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6 comments on “Unlucky Number 13!

  1. Ashleigh says:

    Heaven help any South African jockey who wants to ride in Europe then. 9 strikes before a Stewards inquiry in Ireland, 7 in Britain on the flat and just 5 in France. They seem to cope just fine there. The Arc and the Epsom Derby seem to still be going strong. Even Hawwaam won his first race without a whip entirely. A whip is very much needed for safety and steering. But the abuse of it makes its use questionable.

    Racing is under huge public scrutiny with regards to the whip and the use thereof. The industry needs to take heed of that or continue to shrink under fire. The world is a very different place to 20 or 30 years ago. Move with the times or you’re going to suffer the consequences.

    Also there is the aspect that hitting a horse more than 12 times with a tool designed and padded to encourage, but when with a lot of force from shoulder height by an adrenalised, powerful adult man, in exactly the same spot in a 25 second time frame, we are starting to tend toward a welfare issue. On strike 12, in the same spot, that whip HURTS. The horse flinches when a fly lands on its skin. It feels that whip, trust me. The horse doesn’t care how close the finish is or what the size of the tote pools are.

    The ProCush design does not hurt when used correctly, but jockeys tend to used generics which are not as soft or padded as the proprietary airfilled ProCush whips. They fall into the specs of the NHA rules, but they are not anywhere near the same as the originals which the rules were based on. Welts *still* happen, although far less frequently since the cushioned whip became compulsory.

    Constant amendments to the whip rules are needed.

  2. Brian says:

    Absolutely right!!!

    The rule makers are like a bunch of men telling their wives how to give birth!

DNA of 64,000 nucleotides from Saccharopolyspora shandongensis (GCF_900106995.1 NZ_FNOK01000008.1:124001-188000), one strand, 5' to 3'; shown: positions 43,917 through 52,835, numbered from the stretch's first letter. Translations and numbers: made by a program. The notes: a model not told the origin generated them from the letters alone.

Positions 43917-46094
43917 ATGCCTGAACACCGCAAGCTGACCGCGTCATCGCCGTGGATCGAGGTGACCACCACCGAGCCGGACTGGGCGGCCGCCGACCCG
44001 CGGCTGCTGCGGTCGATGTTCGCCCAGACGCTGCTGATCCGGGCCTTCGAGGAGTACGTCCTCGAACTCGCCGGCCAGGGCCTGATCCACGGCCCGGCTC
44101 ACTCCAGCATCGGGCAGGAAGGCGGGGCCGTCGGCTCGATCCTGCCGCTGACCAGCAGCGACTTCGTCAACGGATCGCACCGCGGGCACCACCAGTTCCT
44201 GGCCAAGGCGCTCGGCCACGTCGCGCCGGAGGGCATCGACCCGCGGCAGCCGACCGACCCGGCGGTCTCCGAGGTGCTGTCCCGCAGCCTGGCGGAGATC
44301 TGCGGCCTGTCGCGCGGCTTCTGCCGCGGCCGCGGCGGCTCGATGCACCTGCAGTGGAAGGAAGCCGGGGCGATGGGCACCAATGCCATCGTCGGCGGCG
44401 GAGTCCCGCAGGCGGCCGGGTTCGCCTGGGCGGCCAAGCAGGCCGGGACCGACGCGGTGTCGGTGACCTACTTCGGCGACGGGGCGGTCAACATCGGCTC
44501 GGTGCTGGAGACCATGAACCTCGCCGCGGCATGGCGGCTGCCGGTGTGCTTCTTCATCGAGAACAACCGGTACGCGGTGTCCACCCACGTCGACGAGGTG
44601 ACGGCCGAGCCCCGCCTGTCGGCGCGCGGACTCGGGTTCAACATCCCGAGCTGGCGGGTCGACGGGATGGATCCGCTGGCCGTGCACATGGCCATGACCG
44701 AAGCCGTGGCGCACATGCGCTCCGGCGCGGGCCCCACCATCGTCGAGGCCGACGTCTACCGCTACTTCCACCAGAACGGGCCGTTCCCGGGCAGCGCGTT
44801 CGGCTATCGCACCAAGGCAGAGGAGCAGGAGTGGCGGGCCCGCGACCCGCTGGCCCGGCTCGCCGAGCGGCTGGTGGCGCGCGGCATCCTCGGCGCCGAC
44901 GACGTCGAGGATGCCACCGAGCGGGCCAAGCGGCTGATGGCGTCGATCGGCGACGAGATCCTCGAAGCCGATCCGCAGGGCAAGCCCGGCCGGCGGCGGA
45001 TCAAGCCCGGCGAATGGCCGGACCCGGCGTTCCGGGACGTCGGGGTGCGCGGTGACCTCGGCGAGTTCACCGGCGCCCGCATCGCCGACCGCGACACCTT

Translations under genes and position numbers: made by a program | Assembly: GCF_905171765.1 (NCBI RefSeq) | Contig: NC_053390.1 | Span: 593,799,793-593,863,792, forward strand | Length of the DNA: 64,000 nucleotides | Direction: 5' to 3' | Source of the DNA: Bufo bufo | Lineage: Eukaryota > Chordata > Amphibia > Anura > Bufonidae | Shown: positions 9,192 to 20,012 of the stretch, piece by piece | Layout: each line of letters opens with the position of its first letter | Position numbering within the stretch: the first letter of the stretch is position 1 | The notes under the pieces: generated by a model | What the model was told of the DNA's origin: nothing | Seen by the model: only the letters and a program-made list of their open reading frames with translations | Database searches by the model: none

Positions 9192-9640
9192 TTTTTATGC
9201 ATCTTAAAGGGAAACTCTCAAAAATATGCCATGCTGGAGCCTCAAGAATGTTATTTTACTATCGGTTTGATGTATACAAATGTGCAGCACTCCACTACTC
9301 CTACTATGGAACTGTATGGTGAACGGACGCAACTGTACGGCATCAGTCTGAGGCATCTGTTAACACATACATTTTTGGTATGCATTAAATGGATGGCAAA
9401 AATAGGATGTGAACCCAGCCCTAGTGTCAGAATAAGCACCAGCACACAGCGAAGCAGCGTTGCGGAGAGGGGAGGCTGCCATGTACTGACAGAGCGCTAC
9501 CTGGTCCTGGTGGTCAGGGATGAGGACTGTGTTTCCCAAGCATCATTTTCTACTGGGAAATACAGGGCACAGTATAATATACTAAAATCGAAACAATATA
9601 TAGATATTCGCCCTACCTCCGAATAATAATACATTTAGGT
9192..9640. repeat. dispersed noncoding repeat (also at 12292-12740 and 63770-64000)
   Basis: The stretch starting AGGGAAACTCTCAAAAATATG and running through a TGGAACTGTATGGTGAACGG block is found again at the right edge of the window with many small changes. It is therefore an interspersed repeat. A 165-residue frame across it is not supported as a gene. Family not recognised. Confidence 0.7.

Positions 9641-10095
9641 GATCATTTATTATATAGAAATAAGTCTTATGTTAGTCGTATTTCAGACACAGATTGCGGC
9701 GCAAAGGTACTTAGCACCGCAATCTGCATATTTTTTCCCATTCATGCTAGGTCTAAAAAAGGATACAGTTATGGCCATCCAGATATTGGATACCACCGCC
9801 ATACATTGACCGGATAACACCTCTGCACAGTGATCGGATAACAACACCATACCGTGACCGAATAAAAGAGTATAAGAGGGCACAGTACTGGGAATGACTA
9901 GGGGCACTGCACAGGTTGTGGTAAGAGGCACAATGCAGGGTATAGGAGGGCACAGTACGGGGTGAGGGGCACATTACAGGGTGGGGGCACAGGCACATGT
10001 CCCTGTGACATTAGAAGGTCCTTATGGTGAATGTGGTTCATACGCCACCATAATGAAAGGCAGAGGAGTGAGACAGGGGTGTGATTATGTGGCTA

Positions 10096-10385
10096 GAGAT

3. TEX says:

    WE BELEIVED THERE WOULD BE A HONEYMOON PERIOD TO END MAY 2019 – ONE OR TWO SMACKS OVER THE 12 LIMIT – TWO WARNINGS THEN A FINE – THIS APPEARS NOT TO BE THE CASE.
    JOCKEYS HAVE HAD CARTE BLANCHE IN SOUTH AFRICA FOR FAR TOO LONG. EDUCATION IS THE KEY TO ANY SUDDEN CHANGE. A JOCKEY RIDING IN A RACE AT AN AVERAGE SPEED OF 60 KM/HR IS ALREADY MULTI-TASKING, AND NOW HE MUST COUNT AS WELL.

    THE FINES SHOULD GO TO THE HORSE CARE TRUST

  4. Cecil Pienaar says:

    The only way we going to find out if ‘whipping’ hurts is to test it on a few Stipes. The we’ll have a debate on thickness of skin.

  5. Paul says:

    Whatever the situation, it pays to listen to the real experts. Did the authorities consult with the likes of Garth, Tex and Andrew Fortune? I think not.
    No doubt use of strick needs to be addressed but do so in a sensible, consultative manner pretty please. The present rule has more holes than my favourite Swiss cheese.

  6. Brian says:

    Tex! Do you really believe those entrusted with integrity have integrity? They remind me of ” Meter Maids” in the old days. See you running towards your car and as you get there, they write the ticket with that gleeful grimace and they say, “I’m just doing my Job”.

    BULL Sh.1.T

    Racing is run by people who hate it, they can’t wait to attack trainers, jockeys, owners.

    And where is Mr Transparency?

    It took a long time for apartheid to fall but it did. It took a long time for the Jooste story to come out and fall but it did.

    I have, never, in my 47 years of being an avid racing fan and PUNTER, been so disillusioned.

    Never!

    It seems as if those tasked with policing and running racing are heel bent on destroying it.

    Maybe they see it as the last bastion of white elitism that must be destroyed at all costs.

    i don’t know but this cannot go on.

    The revolution is eating itself